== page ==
The French nationals worked for an international aid group, and went on Sunday for a tour to the giraffe park Kouré were they were attacked and killed, their vehicle burt.

ACTED, a French humanitarian NGO, confirmed its staff members were killed in this random attack in Niger, in the aread considered to be not dangerous for toursim.

President Emmanuel Macron spoke on the phone with his Niger counterpart Mahamadou Issoufou on Sunday, a statement said, ensureing cooperation of both countris in defeating terrorsim in Sahel.

In photos which were not released for the ethical reasons, the victims’ bodies were found lying on a road by the side of their vechile. There were no survives. All victims were young people from 26 to 35 years old, idealists, devoted to the cause of development of Niger.

This random attack in Kouré parc caused considerable damage to local community living from tourism to giraffe parc, which has been considered as one of safe areas, just one hour drive from the captial. The group was killed in the morning hours between around 11 AM.

#TBT: Namib Desert oldest on Earth

#TBT The Copernicus Sentinel-2 mission takes us over part of the Namib Desert in western Namibia. At 55 million years old, Namib is considered the oldest desert on Earth.

In this image, captured on 27 October 2019, a large portion of the Namib-Naukluft National Park is visible. The park covers an area of almost 50 000 sq km and encompasses part of the Namib Desert and the Naukluft Mountains to the east. Straight, white lines visible in the right of the image are roads that connect the Namib-Naukluft National Park with other parts of Namibia.

The park’s main attraction is Sossusvlei – a large salt and clay pan visible in the centre of the image. The bright white floors of the pan contrasts with the rust-red dunes that surround it.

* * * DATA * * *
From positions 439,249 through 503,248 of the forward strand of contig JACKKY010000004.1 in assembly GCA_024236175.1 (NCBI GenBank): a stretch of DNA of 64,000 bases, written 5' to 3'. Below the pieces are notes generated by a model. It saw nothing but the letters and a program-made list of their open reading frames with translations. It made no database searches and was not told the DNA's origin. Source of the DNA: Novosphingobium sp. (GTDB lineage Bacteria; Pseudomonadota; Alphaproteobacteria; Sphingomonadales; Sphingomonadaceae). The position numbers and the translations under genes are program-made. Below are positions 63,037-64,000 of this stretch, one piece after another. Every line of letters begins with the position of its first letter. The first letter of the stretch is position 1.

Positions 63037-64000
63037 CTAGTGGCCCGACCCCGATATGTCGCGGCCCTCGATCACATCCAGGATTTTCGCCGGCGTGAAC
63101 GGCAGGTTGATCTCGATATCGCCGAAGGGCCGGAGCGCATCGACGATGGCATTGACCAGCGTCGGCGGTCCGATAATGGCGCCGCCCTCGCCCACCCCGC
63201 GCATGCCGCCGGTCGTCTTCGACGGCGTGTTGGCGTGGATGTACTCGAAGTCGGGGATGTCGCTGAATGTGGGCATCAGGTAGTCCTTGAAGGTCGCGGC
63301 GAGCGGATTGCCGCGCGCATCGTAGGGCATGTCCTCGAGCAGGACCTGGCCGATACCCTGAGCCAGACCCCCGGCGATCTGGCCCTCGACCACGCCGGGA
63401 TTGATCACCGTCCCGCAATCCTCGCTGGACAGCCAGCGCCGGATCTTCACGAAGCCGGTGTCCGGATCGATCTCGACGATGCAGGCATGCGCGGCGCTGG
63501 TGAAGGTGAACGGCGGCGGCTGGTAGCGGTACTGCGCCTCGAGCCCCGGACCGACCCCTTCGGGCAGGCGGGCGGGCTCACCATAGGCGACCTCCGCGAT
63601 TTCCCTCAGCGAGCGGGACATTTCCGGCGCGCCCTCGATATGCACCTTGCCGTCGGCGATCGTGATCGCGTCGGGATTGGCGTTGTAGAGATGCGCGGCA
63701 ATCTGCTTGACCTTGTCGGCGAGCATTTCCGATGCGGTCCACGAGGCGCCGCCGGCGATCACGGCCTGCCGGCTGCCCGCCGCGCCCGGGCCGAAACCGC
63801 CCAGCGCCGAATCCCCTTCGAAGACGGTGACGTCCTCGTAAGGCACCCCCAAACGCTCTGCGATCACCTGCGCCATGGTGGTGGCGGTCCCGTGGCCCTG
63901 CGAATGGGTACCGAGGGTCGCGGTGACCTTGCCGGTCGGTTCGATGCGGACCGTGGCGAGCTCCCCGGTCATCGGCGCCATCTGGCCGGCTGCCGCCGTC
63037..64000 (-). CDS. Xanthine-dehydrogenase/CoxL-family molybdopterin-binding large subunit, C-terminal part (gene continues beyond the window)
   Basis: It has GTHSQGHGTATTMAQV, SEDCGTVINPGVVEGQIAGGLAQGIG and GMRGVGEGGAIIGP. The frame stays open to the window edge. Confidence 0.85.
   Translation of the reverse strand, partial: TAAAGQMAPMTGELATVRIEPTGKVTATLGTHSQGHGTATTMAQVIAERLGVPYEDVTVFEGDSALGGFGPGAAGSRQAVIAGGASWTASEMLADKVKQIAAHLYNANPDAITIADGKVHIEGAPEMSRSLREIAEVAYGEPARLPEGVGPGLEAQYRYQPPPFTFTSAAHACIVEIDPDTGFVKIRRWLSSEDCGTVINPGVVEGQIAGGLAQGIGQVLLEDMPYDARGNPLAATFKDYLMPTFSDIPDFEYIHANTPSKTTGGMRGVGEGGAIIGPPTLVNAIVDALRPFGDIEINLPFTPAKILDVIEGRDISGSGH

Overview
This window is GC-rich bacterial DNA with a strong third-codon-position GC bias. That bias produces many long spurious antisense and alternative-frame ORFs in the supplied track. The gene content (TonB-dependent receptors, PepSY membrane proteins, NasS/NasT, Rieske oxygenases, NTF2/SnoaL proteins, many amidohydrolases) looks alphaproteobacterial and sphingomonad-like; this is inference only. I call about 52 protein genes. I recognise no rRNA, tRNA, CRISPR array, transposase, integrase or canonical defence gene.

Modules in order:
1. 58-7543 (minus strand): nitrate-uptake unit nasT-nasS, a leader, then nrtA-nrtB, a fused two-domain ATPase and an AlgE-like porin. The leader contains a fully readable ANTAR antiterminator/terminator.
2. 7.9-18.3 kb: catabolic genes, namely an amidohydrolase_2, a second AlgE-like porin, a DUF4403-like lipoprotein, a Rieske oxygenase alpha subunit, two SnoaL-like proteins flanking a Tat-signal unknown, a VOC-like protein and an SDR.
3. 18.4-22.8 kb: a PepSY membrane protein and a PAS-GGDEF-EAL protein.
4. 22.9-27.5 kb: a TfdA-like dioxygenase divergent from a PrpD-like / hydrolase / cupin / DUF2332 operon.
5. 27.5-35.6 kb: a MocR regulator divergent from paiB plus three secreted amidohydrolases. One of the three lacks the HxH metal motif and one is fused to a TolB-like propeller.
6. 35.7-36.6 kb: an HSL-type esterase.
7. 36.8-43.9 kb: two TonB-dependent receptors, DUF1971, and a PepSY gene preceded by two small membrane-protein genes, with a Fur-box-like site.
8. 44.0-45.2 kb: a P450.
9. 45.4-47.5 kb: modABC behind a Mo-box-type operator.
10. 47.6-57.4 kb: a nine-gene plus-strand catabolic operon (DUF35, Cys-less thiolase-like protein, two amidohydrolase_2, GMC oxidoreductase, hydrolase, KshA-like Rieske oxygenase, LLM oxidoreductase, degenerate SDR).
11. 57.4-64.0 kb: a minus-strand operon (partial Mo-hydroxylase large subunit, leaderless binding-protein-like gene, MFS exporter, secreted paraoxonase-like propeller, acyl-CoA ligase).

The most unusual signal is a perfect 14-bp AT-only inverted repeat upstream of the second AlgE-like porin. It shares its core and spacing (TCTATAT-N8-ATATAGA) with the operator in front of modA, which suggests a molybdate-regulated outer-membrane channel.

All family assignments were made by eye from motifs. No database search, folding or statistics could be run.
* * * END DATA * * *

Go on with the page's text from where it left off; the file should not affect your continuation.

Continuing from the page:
Sossusvlei acts as an endorheic basin for the Tsauchab River – an ephemeral river flowing from the east. Owing to the dry conditions in the Namib Desert, the river rarely flows this far and the pan usually remains dry most years. In the past, water from the Tsauchab has reached the Atlantic coast a further 60 km away.

The dunes in this area are some of the highest in the world. The tallest, nicknamed ‘big daddy,’ stands at around 325 m. The dunes facing the river valley are called star dunes and are formed from winds blowing in multiple directions, creating long ‘arms’ that point into the valley from both sides.

These dunes contrast with the saffron-coloured dunes visible in the Namib Sand Sea, just south of Soussusvlei. The sand sea consists of two dune seas, one on top of another. The foundation of the ancient sand sea has existed for at least 21 million years, while the younger sand on top has existed for around 5 million years. The dunes here are formed by the transportation of materials from thousands of kilometres away, carried by river, ocean current and wind.